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St. Luke's driving rehabilitation aims to keep drivers, community roads safe

The driving rehabilitation program tests patients to ensure they're safe to continue behind the wheel, and can determine if they need occupational therapy or to retire from driving.

Woman on motions with hands as woman on right looks into a device.
Occupational therapist Ann Forrest Clark, left, explains what Wendy Anderson is seeing during her eye test as she demonstrates one of the things clients would do while in driving rehabilitation at St. Luke’s in Duluth on Wednesday afternoon.
Jed Carlson / Superior Telegram

DULUTH — Ann Forrest Clark is passionate about driver safety.

It shows in her custom traffic sign jewelry and driving-themed office decor, and it shows in how she’s worked to train drivers for decades, even starting her own business on the side to do behind-the-wheel training. The drivers Forrest Clark works with aren’t teenagers practicing to get their licenses — they’re patients at St. Luke’s and other area health care systems who need rehabilitation to keep their licenses.

At St. Luke’s, Forrest Clark is an occupational therapist who leads the driver rehabilitation program. The program involves several steps for most participants — many of whom are older patients with a spinal cord injury or cognitive impairment, such as from a stroke, dementia or a traumatic brain injury. Patients can be referred for an assessment by doctors or law enforcement to take a cognitive assessment.

“Oftentimes people come because the state has mandated that they have a driving assessment — that they have a statement of medical fitness from their physician,” Forrest Clark said. “Physicians are uncomfortable making that statement without first having some objective testing that backs that up.”

Woman talks while seated at desk.
Occupational therapist Ann Forrest Clark talks about testing clients for driving rehabilitation at St. Luke’s in Duluth on Wednesday afternoon.
Jed Carlson / Superior Telegram

Patients are tested on physical, visual and cognitive skills. Can they get from point A to point B? Can they detect unexpected hazards? Are their reaction times fast enough? Depending on their score, patients may also be referred to take a behind-the-wheel assessment.


From those assessments, it can be determined if patients are safe to drive, need occupational therapy to improve driving skills, need a restricted license, or if they should no longer drive themselves.

Forrest Clark has made those determinations easier for many occupational therapists and doctors in the region. She created the Driving Risk Calculator, which lays out each of the tests in the cognitive assessment and sorts the outcomes into three categories: low, moderate or high risk. If a patient has one high-risk result or four or more moderate-risk results from the 21 tests, they’re referred to a behind-the-wheel assessment.

“I didn’t design anything other than the framework for how to interpret all this information as a whole,” Forrest Clark said. “As I’m testing someone, I’m able to look at my Driving Risk Calculator. Say that someone was dizzy when we were doing the vestibular ocular reflex testing and they ranked a five out of 10, that’s considered a high risk and I would record it there.”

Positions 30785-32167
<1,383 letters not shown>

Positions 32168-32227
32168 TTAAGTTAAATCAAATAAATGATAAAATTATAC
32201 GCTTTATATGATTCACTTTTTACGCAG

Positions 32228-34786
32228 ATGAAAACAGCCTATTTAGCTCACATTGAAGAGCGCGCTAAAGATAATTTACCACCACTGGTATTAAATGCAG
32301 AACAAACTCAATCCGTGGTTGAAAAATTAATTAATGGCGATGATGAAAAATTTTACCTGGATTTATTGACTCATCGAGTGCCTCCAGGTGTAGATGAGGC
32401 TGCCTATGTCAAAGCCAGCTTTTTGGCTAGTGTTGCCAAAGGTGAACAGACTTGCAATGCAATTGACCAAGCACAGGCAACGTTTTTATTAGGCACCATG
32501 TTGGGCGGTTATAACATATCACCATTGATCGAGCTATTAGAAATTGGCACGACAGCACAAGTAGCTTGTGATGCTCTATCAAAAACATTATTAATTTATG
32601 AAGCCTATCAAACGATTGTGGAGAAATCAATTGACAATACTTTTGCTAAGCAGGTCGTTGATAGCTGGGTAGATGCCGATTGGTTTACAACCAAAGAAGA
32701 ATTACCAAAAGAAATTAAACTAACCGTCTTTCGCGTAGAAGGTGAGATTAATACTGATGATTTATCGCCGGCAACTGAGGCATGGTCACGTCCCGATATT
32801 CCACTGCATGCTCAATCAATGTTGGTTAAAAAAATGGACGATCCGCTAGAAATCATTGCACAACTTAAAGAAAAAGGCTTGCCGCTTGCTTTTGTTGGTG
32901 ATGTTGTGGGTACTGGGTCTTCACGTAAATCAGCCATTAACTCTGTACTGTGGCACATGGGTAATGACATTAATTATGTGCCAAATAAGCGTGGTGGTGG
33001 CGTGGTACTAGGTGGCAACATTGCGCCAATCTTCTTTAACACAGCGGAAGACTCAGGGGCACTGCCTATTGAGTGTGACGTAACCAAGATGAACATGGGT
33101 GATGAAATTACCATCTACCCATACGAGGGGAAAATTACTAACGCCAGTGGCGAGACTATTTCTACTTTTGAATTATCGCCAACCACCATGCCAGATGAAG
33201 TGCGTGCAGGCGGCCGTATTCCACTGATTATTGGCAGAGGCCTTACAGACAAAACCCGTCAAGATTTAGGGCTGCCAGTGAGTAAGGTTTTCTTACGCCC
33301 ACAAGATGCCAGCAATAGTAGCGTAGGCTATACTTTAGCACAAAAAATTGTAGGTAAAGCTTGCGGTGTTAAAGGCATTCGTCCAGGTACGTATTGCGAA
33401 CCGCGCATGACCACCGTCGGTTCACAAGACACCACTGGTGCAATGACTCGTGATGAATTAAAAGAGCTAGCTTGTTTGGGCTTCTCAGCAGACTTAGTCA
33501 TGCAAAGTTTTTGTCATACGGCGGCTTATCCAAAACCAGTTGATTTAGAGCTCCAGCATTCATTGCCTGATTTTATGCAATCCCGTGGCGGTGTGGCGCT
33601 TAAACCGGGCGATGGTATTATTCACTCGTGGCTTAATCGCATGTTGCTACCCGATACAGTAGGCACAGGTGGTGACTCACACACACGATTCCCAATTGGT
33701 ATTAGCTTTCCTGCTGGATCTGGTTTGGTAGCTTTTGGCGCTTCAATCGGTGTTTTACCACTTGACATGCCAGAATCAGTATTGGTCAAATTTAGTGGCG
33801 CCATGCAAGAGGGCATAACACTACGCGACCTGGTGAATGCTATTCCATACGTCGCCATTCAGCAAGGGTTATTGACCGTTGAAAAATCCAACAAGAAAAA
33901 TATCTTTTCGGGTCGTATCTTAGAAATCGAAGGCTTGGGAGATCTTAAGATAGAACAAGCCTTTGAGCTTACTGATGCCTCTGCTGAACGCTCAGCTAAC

Hands point to papers on a desk.
Occupational therapist Ann Forrest Clark points to the Driving Risk Calculator she compiled at St. Luke’s in Duluth on Wednesday afternoon.
Jed Carlson / Superior Telegram

The Driving Risk Calculator is used at eight clinics in northern Minnesota, including St. Luke’s in Duluth, Two Harbors and Hibbing. It’s endorsed by the Association for Driver Rehabilitation Specialists and is used at the Minneapolis VA Hospital, in Canada, and has been translated into Hebrew to use in Israel. Forrest Clark is presenting the Driving Risk Calculator to a conference in India soon.

“It’s really amazing how it’s taken off. I never expected it to do that,” Forrest Clark said, noting she gets referrals for behind-the-wheel assessment from occupational therapists all over northern Minnesota. “They do the Driving Risk Calculator because I taught them how to use it, and if the person meets the criteria, they refer them to me for behind the wheel assessments.”

Forrest Clark said she’s the only person north of the Twin Cities who offers the behind-the-wheel assessment. She has her own personal business, called Safer Driver Medical Assessment and Driving Training School, where she can monitor patients’ driving. She opened the driving school in 2020 because she didn’t want to see the program dissolve. St. Luke’s chose not to offer behind-the-wheel training because of the high liability involved with it.

At Essentia Health, the Polinsky Medical Rehabilitation Center at the Miller Hill Mall has a driving simulator that patients can use for both assessment and therapy exercises. The simulator has three video screens that act as a windshield, and a chair, steering wheel and pedals for the patient to get the behind-the-wheel experience.